The usual treatment for this condition is surgical resection of the aneurysm, followed by re-establishment of the carotid continuity or ligation between internal and external carotid artery. In general, there is no operative mortality or significant morbidity.11 Another approach is the endovascular stent graft implantation with obliteration of the carotid aneurysm. This is safer and less invasive than surgical repair.18

We present a very rare case of carotid artery aneurysm located in the external branch, occurring in a female patient and with unknown etiology. It was responsible for venous compression signs, like edema, lip venous lake, cutaneous venous ecstasy as well as visible asymmetry on the patient’s face.

Finally, we think that this report can be useful to illustrate why dermatologists, even during a consultation for cosmetic purposes, should always be provided a thorough history and physical examination.


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3 . Layton AM, Seukeran D, Cunliffe WJ. Scarred for life? Dermatology 1997; 195(Suppl 1):15-21

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12 . Papavassiliou V, Liapis C, Kakissis J, Safioleas M, Kaperonis E, Gogas J. Aneurysms of the distal branches of the external carotid artery. Vasa 2000; 29:87-88

13 . Campbell AS, Butler AP, Grandas OH. A case of external carotid artery pseudoaneurysm from hyoid bone fracture. Am Surg 2003; 69:534-535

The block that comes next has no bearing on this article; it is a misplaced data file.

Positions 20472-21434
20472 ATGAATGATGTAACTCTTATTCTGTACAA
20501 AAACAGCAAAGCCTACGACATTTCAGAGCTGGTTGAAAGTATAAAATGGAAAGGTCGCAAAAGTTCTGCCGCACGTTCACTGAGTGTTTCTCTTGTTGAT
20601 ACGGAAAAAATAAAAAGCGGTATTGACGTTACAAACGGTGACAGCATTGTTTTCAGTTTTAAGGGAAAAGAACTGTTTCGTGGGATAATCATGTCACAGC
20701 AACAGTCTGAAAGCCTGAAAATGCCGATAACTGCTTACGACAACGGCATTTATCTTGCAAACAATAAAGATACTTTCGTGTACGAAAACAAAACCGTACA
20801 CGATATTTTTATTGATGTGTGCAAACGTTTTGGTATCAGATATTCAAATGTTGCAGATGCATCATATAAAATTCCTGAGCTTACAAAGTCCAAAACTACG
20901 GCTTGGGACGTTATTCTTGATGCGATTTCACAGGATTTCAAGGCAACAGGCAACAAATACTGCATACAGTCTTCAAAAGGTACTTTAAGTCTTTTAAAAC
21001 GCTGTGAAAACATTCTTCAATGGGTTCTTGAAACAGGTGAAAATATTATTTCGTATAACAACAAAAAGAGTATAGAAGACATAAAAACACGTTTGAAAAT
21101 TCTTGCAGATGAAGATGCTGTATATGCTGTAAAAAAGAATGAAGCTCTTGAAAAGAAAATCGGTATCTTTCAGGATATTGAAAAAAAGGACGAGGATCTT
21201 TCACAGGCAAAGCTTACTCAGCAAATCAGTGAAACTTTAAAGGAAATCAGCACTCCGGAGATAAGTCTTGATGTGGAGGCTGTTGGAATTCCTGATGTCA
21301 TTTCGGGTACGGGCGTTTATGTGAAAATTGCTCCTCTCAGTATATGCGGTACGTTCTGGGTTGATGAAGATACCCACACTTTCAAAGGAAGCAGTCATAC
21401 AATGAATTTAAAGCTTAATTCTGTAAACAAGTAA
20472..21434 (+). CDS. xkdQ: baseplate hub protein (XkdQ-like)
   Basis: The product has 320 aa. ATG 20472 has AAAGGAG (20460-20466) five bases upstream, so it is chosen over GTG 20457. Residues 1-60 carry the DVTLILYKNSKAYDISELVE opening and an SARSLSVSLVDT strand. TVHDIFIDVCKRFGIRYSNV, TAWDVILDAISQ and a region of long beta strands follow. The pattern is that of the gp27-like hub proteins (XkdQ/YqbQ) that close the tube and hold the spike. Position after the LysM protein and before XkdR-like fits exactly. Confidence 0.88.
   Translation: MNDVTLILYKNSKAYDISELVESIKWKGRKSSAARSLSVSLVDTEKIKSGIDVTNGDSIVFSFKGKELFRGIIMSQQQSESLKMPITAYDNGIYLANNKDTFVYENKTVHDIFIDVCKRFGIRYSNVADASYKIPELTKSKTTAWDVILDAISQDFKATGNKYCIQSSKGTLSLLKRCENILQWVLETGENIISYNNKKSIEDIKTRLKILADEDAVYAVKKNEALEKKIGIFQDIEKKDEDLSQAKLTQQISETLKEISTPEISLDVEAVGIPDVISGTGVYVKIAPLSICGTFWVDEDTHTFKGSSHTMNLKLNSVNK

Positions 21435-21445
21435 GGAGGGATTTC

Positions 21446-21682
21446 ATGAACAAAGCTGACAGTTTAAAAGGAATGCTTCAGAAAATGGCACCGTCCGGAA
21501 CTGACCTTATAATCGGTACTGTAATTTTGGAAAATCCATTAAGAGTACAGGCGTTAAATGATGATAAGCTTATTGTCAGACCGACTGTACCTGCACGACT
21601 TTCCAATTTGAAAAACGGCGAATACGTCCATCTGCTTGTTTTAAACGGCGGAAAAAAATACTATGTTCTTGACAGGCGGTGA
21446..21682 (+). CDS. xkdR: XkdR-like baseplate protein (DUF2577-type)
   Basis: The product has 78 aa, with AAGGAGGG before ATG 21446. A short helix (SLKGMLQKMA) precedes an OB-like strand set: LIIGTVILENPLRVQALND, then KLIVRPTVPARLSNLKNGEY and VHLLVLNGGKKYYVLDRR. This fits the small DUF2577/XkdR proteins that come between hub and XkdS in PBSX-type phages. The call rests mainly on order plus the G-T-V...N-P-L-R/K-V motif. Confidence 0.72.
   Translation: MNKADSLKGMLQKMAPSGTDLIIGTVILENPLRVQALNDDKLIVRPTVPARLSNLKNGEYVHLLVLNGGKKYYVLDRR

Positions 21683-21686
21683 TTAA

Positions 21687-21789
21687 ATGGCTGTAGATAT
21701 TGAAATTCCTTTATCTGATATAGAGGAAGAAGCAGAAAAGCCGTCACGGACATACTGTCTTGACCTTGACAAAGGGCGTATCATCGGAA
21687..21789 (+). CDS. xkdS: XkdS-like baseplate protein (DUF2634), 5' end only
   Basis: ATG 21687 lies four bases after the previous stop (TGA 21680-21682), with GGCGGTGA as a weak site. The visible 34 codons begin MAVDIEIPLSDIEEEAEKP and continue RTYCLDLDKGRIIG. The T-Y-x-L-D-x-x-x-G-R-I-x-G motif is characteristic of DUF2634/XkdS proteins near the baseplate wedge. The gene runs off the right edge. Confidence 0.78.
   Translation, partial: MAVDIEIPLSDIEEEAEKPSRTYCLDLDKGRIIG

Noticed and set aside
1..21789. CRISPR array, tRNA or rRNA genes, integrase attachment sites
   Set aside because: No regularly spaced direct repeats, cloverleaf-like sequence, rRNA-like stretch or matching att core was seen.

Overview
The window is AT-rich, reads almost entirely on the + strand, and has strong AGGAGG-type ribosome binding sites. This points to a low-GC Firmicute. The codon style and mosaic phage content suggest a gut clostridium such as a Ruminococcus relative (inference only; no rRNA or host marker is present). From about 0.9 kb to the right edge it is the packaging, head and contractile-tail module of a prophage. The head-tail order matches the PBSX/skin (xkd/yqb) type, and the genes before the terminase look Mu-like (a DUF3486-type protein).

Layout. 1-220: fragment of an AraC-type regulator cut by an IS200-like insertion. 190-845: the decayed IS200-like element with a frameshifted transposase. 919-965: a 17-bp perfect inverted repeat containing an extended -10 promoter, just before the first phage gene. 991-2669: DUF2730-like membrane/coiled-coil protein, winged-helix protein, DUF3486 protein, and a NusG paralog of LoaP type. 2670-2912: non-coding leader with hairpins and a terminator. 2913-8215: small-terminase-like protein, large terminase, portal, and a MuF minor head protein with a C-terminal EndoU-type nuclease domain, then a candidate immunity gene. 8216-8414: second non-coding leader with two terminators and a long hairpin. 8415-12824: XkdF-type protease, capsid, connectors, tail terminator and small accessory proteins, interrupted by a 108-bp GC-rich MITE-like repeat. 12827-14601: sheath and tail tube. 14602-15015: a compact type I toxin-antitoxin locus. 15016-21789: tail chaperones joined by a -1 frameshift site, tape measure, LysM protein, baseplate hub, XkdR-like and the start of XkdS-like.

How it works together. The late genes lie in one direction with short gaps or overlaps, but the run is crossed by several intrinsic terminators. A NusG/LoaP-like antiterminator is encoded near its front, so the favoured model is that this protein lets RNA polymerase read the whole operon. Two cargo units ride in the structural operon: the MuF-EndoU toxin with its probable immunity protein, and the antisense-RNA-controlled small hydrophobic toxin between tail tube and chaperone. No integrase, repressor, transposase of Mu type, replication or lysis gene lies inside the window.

14 . Conner WC, Rohrich RJ, Pollock RA. Traumatic aneurysms of the face and temple: a patient report and literature review, 1644 to 1998. Ann Plast Surg 1998; 41:321-326

15 . Smith BL, Munschauer CE, Diamond N, Rivera F. Ruptured internal carotid aneurysm resulting from neurofibromatosis: treatment with intraluminal stent graft. J Vasc Surg 2000, 32:824-828

16 . Nader R, Mohr G, Sheiner NM, Tampieri D, Mendelson J, Albrecht S. Mycotic aneurysm of the carotid bifurcation in the neck: case report and review of the literature. Neurosurgery 2001; 48(5):1152-1156

17 . Tiutin LA, Iakovleva EK. Magnetic resonance angiography in diagnosis of head and neck vessels diseases. Vestn Rentgenol Radiol 1998; 6:4-9

18 . Mukherjee D, Roffi M, Yadav JS. Endovascular treatment of carotid artery aneurysms with stent grafts. J Invasive Cardiol 2002; 14:269-272